Peruvian cuisine is a culinary trend in full swing. Quinoa, ceviche, and Pisco sours have become desirable commodities, while new restaurants inspired by Andean ingredients regularly launch to great fanfare. This last year has seen several new openings in central London, including Lima in Fitzrovia, Ceviche in Soho, and Coya in Mayfair.
One of the young chefs at the forefront of Peruvian cuisine is Lima’s Virgilio Martinez, who tells us that things are moving quickly on his country’s culinary scene, in part due to the new flavours being discovered in the Amazon and the Andes. And though he spends much of his time at Central, his much-lauded restaurant in Peru, Martinez regularly visits London to share his latest finds. “We want to be innovative,” he says. “Lima is a city that is really evolving, and what we do here in London is show what’s happening in Lima and what people are eating there now.”
For Martinez, authenticity is about maintaining a connection to the land and to producers. “In Peru the culinary atmosphere is all about the producers,” he explains. “We don’t want to lose this, and to make it real we have to get to know them and their stories, because a lot of things are becoming a trend, and sometimes it’s not sustainable.” Martinez is also quick to point out that although they import Peruvian ingredients that are impossible to substitute – special chillies and limes for instance – the majority of their produce is sourced from the UK.
Starting our meal with Lima’s delicious homemade chia bread and cocktails – the classic Pisco Sour with an excellently thick froth, and the classic Chilcano, a spicy mix of Pisco and ginger ale – our expectations are quickly raised. And we are not disappointed by Martinez’s signature style, which is colourful, inventive and full of enlivening flavours that come from what he calls Peru’s “melting pot” culinary culture. To start, the tuna causa – made with raw marinated yellow fin tuna, blue potato (mashed until purple) and ginger confit, is spicy, sharp and served with a light but creamy sauce. As is the organic salmon tiradito, another raw fish dish, which is inspired by Japanese immigrant cuisine in Peru. The carefully braised octopus olivo comes with perfectly cooked organic white quinoa and botija olives (considered some of the purest, non-hybridised olives around), and our main of lamb shoulder “seco” falls off the bone - a tenderness that is complimented by a side of roughly chopped Peruvian Eco potatoes, that are naturally wind-dried before being soaked and cooked al dente. For dessert, the lucuma fruit ice cream is exceptional for its slightly peachy, not-too-sweet taste and creamy texture.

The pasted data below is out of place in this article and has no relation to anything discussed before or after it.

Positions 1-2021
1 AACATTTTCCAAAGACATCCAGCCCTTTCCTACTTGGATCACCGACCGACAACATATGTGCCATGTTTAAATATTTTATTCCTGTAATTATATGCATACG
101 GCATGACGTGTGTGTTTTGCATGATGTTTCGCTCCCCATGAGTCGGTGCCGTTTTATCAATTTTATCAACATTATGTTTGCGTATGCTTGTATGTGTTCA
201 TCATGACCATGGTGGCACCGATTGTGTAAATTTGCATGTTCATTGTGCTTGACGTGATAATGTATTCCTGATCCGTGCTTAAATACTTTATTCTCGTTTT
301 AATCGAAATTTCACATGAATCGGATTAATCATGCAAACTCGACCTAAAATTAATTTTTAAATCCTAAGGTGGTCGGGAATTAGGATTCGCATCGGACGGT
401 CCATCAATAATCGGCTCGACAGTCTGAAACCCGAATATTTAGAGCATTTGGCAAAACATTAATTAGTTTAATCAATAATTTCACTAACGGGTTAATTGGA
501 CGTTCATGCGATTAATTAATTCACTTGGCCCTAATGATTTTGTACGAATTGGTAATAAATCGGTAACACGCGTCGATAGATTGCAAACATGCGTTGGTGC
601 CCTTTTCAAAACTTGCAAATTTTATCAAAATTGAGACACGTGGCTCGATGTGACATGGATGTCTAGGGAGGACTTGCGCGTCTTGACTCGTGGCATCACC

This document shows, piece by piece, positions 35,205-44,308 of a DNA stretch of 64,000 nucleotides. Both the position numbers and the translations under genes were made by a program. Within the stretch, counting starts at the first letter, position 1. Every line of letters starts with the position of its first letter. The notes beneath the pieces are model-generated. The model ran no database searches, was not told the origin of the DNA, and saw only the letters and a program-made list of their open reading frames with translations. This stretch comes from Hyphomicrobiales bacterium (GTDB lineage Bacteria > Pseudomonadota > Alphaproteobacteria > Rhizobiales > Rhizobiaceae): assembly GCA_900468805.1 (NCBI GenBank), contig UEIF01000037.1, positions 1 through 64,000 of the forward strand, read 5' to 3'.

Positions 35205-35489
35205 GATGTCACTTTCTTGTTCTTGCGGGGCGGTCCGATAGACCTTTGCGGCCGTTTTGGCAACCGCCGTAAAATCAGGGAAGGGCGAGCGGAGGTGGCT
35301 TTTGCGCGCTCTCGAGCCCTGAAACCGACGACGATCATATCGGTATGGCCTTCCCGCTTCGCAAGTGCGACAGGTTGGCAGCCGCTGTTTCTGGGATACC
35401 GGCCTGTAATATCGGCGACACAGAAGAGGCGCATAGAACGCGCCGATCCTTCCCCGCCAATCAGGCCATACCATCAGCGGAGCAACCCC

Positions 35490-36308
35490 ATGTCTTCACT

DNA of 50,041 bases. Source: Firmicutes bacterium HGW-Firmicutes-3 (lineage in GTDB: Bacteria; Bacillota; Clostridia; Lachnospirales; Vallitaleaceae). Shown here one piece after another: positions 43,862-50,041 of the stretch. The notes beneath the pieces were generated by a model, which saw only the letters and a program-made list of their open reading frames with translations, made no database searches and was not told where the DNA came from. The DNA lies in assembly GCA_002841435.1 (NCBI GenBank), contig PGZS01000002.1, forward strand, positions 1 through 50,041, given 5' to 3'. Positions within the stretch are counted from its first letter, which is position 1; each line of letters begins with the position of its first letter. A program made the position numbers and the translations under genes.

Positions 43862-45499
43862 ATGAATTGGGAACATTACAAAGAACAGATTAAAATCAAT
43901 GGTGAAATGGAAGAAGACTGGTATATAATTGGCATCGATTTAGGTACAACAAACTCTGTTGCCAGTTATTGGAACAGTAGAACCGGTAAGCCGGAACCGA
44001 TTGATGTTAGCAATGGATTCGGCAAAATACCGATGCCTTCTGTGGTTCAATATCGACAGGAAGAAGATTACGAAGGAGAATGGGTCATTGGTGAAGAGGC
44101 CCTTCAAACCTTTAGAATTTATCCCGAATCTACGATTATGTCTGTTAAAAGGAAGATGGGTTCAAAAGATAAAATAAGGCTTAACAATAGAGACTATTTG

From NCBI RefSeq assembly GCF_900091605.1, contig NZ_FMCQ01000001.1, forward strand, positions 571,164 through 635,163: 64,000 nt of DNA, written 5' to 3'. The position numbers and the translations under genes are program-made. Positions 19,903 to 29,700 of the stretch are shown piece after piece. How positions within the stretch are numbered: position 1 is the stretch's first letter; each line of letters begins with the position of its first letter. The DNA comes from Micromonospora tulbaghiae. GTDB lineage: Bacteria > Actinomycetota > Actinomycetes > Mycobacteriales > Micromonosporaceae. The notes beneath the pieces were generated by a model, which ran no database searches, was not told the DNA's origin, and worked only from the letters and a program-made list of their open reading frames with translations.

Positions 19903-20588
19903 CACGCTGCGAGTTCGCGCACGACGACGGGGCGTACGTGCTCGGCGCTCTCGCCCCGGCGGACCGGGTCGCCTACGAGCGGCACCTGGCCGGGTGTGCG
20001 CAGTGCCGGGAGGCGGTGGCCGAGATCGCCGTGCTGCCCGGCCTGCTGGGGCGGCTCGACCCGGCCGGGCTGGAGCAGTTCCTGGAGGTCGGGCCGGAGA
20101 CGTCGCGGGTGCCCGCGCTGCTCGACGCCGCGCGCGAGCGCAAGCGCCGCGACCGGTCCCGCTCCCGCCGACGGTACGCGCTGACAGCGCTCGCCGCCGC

"Martinez’s signature style is colourful, inventive and full of enlivening flavours that come from what he calls Peru’s “melting pot” culinary culture."
Serving up a different version of Peru is London’s Ceviche – named after the famous Peruvian style of marinating raw fish. While many classic dishes can be found on the menu – the ceviche is straightforward and welcoming – some of the best concoctions are hybrids, notably the spicy, citrusy and creamy macaroni and cheese, made with Peruvian Amarillo chilli. Our favourite cocktail is the Soho, which tastes of deliciously spicy cucumber. To set the scene even more, Ceviche’s owner, Martin Morales, has started a record label called Tiger’s Milk (the Peruvian colloquialism for ceviche marinade), to release lost Peruvian pop records on LP, which play in Ceviche’s bustling dining room. They’re also publishing a cookbook this spring.
Coya is yet another proposition. Here you get not just the best of contemporary Peruvian cooking, but an exclusive Mayfair experience as well, with a hushed, dark downstairs dining room where the ceviche and grilled ox hearts are divine, and a private members club up above serving speciality cocktails.
Interestingly, it seems the push to bring Peru to the world may have been almost too successful. Due to international demand, the hyperinflated cost of quinoa in Peru (and Bolivia) has left many of the population who have been eating it their whole lives unable to afford it – an unexpected turn given this grain was traditionally considered only fit for peasants. Speaking to Martinez about the future of Peruvian cuisine, he says he doesn’t know what to expect, but that he has faith in the chefs and growers in his country. “This success is good but it could be bad. But we are still producing our own stuff,” he tells us. “We are not allowing genetically modified food, and a unity of chefs and producers have set rules and sent a message. I think we’re handling things right but who knows?”
Text by Ananda Pellerin